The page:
The plan is to increase the UK’s diagnostic capacity, starting with testing for frontline NHS staff.
The rollout of widespread testing will eventually cover two types of test:
- a test for the coronavirus itself, which shows if someone is infected at the time of testing; it involves analysing nose and throat swabs using a PCR (polymerase chain reaction) machine to look for the genetic sequences specific to the virus.
- a test for antibodies against the virus, which shows if someone has had the virus in the past, however mild the symptoms, and, it is hoped, have become immune; this could involve a finger prick blood test.
The scale-up is currently focused on testing for the coronavirus itself. This test is already available, and capacity is being increased substantially through the set-up of new hub laboratories which will be running for the duration of the epidemic. To support this effort, universities across the UK have been donating their testing machines and volunteered staff to work in the new diagnostics facilities.
Research continues into the development and scale-up of the second type of test – to detect antibodies against the virus.
Wellcome will work with the global scientific community to provide advice to the partners.
Why wider testing is critical to the public health response to COVID-19
The virus test is important for identifying who is currently infected, and therefore needs to be isolated and monitored in case their symptoms worsen and they require hospital treatment.
The antibody test will track the spread of the virus through the community, including people who do not show symptoms or who are mildly affected, as well as those who become ill. This test will enable public health authorities to assess the degree to which the population has acquired immunity against coronavirus – this will be a major factor in relaxing social distancing and other measures introduced to control its spread.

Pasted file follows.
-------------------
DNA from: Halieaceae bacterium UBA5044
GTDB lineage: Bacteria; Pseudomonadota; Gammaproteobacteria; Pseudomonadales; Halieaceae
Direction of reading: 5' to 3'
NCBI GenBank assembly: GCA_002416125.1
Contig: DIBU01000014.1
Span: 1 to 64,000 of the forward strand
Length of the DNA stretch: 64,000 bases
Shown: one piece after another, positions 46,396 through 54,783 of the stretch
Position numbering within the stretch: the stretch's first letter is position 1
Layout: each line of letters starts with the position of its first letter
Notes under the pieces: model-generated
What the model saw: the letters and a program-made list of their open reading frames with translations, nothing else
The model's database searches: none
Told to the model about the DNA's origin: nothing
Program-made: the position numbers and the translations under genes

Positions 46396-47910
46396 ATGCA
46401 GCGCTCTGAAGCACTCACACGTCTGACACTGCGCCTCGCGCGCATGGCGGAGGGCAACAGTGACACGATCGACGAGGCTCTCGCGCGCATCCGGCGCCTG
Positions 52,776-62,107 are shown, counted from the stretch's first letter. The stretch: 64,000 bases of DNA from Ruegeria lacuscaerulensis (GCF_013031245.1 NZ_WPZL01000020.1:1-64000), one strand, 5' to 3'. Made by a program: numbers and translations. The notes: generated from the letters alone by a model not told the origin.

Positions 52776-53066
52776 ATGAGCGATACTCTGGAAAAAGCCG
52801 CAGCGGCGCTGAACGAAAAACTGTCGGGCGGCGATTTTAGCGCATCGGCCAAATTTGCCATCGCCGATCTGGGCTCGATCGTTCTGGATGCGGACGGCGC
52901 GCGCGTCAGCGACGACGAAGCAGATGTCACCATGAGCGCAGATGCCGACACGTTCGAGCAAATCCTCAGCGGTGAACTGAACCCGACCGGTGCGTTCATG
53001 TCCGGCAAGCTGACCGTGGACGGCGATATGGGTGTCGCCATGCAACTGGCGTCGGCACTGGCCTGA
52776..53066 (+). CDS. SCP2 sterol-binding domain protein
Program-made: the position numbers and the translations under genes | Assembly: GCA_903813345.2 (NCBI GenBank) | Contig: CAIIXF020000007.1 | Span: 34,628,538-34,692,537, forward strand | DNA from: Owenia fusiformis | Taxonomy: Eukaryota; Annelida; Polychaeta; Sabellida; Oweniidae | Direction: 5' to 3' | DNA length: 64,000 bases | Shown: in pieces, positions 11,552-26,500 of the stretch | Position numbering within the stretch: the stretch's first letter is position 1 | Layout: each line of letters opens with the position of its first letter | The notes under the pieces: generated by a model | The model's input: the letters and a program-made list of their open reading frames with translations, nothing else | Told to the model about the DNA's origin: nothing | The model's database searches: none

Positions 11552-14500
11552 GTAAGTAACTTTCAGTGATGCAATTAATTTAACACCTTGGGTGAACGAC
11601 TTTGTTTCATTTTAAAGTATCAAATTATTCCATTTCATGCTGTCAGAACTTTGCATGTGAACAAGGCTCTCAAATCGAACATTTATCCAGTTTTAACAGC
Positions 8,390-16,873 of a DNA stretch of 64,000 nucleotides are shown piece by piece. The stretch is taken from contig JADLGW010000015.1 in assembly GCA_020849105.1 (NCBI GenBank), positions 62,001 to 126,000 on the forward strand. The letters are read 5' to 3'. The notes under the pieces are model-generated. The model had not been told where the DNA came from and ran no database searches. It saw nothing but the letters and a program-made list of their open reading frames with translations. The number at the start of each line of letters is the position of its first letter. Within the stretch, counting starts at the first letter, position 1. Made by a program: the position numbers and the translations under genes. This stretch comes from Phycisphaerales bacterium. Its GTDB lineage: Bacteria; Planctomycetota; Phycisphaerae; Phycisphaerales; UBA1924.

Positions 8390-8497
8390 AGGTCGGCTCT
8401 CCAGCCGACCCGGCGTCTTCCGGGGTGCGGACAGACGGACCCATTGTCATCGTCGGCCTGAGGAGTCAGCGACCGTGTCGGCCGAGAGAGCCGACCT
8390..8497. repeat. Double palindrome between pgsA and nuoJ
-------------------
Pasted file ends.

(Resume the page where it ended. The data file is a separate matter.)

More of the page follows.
Data from the antibody tests will also be important in determining the degree of protection that people have after infection and the length of time for which protection lasts. This information is crucial for the rapid development of treatments and vaccines.
In addition to wider testing, the Wellcome Sanger Institute and other expert groups around the country will be working to map the spread of the coronavirus in the UK. Samples from confirmed cases of COVID-19 will be whole genome sequenced and analysed to work out how the virus is spreading. This will inform strategies to prevent further spread of the virus and help clinical care of patients.
Sir Jeremy Farrar, Director of Wellcome, said: "Widespread diagnostic testing during this pandemic is critical to controlling the spread of infection. This initiative is a substantial step forward in our ability to fight this disease that will save many lives.
"Alongside other difficult but necessary public health measures such as physical distancing, cancelling mass gatherings, and school closures, testing is a critically important part of the response.
"Wellcome is extremely grateful to the Office for Life Sciences, Thermo Fisher Scientific, QIAGEN, Amazon, Royal Mail, Boots and Randox for joining this important partnership, and is committed to supporting this initiative."